Focusing on one of the most frequent and explicit targets of Thatcher’s economic policies, working-class men in traditional heavy industries, I explore representations of the dissolution of both unions and private space under Thatcher. Looking at fiction, films, and screenplays by Barry Hines, James Kelman, Irvine Welsh, and David Peace, among others, I trace the destruction of a community-based form of masculinity, focusing on an evolution from earlier, more naturalistic treatments of the era into two divergent strains of late depictions: individualist, fantastic stories like Billy Elliot, and more collectivist, formally innovative texts like GB84.
Collectivism and Thatcher’s “Classless” Society in British Fiction and Film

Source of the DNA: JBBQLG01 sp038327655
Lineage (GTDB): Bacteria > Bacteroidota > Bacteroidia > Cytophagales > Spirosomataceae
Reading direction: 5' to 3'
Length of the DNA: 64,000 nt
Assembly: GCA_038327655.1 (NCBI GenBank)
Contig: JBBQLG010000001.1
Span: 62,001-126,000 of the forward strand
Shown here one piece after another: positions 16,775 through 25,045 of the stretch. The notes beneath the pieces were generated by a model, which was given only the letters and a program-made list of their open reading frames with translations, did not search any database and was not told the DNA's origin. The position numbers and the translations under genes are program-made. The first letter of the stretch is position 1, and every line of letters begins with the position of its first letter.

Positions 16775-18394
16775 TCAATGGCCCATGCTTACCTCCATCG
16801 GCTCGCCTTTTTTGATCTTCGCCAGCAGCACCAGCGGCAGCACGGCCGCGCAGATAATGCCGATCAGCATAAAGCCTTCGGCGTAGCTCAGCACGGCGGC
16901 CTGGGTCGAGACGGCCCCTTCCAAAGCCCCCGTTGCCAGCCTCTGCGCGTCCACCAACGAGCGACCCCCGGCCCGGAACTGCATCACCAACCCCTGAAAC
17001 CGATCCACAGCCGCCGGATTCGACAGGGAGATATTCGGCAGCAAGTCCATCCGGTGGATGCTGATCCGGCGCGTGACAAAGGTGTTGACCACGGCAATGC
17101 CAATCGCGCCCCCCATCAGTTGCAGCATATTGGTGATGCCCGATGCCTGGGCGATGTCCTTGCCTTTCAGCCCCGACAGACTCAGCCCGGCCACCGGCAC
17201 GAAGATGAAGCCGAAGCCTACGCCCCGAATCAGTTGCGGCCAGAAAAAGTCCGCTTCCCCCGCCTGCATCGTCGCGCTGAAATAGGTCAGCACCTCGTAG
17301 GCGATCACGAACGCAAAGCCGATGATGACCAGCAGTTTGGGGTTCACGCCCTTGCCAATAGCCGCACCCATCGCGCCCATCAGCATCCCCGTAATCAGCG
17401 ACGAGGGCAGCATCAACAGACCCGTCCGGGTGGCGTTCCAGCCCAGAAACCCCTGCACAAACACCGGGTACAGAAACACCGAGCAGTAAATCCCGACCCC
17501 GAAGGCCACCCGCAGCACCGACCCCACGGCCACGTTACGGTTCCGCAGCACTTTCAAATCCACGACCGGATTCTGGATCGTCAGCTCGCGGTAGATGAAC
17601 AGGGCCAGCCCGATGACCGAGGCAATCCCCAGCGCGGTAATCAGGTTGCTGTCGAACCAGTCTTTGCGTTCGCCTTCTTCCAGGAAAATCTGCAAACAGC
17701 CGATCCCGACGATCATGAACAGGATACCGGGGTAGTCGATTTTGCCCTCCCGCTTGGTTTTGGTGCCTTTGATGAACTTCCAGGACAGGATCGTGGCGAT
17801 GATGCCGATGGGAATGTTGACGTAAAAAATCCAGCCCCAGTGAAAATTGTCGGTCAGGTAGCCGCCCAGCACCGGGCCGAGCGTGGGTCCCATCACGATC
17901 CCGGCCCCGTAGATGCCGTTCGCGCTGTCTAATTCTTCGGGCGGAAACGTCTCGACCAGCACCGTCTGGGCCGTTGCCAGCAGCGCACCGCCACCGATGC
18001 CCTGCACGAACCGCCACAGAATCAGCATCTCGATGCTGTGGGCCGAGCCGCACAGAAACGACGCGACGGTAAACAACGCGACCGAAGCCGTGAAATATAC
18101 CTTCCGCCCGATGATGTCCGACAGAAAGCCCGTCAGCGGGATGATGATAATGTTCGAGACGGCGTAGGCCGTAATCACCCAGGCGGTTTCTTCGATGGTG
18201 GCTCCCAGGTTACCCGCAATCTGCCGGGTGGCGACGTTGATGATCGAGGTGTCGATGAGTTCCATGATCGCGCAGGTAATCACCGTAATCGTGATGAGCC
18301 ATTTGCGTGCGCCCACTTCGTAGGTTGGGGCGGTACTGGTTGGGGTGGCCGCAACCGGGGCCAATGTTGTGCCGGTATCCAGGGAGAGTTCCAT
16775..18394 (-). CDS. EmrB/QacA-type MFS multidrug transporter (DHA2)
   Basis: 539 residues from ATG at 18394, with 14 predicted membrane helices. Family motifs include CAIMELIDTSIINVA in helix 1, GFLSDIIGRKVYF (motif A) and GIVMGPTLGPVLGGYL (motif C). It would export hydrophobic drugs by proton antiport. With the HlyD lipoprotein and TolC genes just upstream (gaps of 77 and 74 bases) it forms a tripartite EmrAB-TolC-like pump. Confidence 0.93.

Mary McGlynn is associate professor of English at Baruch College, CUNY. She writes about contemporary English, Scottish, and Irish fiction, and also about film, country music, and cultural studies. She is author of Narratives of Class in New Irish and Scottish Literature, with works-in-progress about Irish fiction during the Celtic Tiger and meritocracy in British detective fiction.
Mary McGlynn; Collectivism and Thatcher’s “Classless” Society in British Fiction and Film. Twentieth-Century Literature 1 September 2016; 62 (3): 309–336. doi: https://doi.org/10.1215/0041462X-3654227
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